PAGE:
Linda Hansen was critical of the management of the issue from the administrative side: “The only notification that most saw of the meeting was a blurb on the city website, it is questionable whether or not proper notification took place,” Hansen said. She noted that the city received Census data on March 17, yet the city manager didn’t inform the council of its responsibilities regarding redistricting until May 10. “Why not? According to other city and county websites, they received this information in mid-March and most began their preparations last year in October and November because we all knew it was coming. Why is this being rushed now in the middle of the election cycle?”
City Manager Jim Landon, who’s usually on top of most issues, sprang the redistricting requirements and timelines on the council in mid-May. The redistricting issue, from an administrative perspective, falls within the city clerk’s responsibilities. The city has been going through a transition from a long-time clerk who just retired to a new one, which may explain how a few steps were missed along the way—and how institutional history in an organization, when lost, can have unintended consequences.
That forced the council to scramble, appoint a redistricting commission and adopt an ordinance, all 90 days before the next election. The hurried timeline created two problems: the redistricting commission met, with no public notice other than that obscure and unexplained line on the city’s website, and in a matter of half an hour (after the planning staff made its presentation), chose one of three recommendations to redistrict—but the one recommendation that eliminated Cross.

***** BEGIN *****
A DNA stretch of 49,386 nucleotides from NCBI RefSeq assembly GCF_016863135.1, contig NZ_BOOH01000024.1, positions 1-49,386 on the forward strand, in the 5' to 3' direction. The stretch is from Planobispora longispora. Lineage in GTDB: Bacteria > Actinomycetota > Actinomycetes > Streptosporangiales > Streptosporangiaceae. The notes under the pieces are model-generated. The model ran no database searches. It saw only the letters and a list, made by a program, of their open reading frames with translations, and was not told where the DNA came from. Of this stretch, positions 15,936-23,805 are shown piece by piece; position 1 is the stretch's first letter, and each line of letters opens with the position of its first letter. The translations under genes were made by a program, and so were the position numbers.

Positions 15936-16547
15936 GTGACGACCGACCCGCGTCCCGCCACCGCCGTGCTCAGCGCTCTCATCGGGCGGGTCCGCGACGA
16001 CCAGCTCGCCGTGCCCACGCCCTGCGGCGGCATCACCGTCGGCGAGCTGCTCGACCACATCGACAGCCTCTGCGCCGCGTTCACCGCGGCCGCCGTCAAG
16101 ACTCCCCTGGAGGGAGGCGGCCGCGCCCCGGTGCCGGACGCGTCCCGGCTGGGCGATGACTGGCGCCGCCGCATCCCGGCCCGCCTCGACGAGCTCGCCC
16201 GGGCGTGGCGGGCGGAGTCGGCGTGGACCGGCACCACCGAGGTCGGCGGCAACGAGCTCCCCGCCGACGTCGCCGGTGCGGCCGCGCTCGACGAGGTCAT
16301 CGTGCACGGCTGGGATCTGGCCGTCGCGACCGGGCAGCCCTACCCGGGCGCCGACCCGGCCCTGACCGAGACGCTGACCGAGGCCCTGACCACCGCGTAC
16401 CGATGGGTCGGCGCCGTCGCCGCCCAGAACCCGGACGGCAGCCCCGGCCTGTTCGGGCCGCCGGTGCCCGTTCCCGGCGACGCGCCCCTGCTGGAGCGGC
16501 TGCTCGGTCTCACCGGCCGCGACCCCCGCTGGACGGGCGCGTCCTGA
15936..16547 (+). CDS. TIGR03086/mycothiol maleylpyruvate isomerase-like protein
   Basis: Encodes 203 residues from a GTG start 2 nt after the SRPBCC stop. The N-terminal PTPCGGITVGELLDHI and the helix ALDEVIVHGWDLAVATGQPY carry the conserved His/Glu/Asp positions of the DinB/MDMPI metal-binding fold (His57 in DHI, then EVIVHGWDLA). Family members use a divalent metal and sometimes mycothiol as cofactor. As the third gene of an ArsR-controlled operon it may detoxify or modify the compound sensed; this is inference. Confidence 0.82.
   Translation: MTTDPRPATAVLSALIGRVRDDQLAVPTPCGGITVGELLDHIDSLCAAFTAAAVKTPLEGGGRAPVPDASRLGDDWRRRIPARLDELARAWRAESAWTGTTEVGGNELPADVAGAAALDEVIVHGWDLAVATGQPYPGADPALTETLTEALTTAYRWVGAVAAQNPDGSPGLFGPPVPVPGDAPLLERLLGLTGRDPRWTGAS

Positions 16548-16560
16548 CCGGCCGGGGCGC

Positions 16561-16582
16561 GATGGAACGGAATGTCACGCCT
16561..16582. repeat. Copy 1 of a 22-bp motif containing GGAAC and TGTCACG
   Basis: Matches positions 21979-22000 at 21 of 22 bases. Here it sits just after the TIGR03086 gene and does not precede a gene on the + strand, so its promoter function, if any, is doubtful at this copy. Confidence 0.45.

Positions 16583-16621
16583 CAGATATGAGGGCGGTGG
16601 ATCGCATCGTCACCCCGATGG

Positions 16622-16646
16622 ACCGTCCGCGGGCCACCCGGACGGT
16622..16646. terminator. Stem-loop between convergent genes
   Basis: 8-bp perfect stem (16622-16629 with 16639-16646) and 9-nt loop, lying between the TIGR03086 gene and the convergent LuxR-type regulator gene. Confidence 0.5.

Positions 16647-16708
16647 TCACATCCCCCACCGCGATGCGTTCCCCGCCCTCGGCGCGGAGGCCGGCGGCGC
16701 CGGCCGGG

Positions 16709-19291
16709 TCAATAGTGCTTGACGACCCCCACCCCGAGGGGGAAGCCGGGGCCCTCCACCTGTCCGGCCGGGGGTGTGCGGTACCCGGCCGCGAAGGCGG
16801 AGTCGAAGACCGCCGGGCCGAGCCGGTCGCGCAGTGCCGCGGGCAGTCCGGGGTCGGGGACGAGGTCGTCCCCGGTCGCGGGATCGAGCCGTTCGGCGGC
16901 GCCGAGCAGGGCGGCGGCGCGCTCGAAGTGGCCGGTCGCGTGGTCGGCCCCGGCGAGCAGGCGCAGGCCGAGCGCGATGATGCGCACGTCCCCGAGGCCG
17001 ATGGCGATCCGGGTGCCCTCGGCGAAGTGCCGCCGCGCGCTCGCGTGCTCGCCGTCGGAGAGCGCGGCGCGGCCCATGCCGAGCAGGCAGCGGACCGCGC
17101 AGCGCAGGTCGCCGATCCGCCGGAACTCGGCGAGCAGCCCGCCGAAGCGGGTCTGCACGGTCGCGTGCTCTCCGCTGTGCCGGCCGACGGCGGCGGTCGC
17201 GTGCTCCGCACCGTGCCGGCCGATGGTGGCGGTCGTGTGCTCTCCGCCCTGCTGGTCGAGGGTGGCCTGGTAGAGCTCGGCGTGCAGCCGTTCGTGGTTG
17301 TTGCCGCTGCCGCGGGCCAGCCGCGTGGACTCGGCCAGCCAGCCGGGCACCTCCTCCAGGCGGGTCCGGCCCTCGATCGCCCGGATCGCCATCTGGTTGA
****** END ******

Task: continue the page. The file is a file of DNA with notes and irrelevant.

The redistricting commission claimed it was not looking at political factors, only at geographic and demographic factors. Yet both the other recommendations met the geographic and demographic criteria, without eliminating the candidate. By sticking with the first option, the commission looked as if it were playing favorite, and doing so with a cudgel: when the commission met a second time to consider any amendments or ratify its earlier decision,
Alan Peterson, the chairman of the county commission, spoke to the council Monday morning as a resident of Palm Coast and a former member of the city council, not as a commissioner. “I think that the choice that’s made, recommended by the commission, it looks the best today, but I think it will very quickly turn out to be your worst possible alternative,” Peterson said. “I think it will be bad shortly.” The reason: the districts are imbedding a population imbalance that will quickly become evident as the county continues to grow.
Toward the end of the meeting, Vince Ligouri, a tea party favorite, gave that party a plug: “I’d like to congratulate the audience behind me,” Ligouri said. “I think their decorum and behavior has been outstanding and for once I hope and pray that we’re not accused, the tea party, of being rowdy once again.”
Palm Coast resident Bill McGuire focused on lessons to be learned as he addressed the council: “When I went to the last workshop that the commission had, when I walked in the door, a couple of things hit me right off the bat. Number 1, is the commission was seated in such a way that they had their backs to the public that was there. There were no elected officials either councilmen or yourselves or Mr. Landon or Mr. Reischmann [the city attorney] were in attendance at this meeting. The meeting deteriorated into a donnybrook. I filled out the requisite form and asked to get up and speak and was told I could not do so, and I had to sit down without being able to ask my question, so I think there’s lessons to be learned from what’s happened here and I’d hate to see a city that has as good a group of officials as you sitting at the dais that would allow something like this to happen. I think it was disgraceful, and I think we need to put it behind us as quickly as possible.”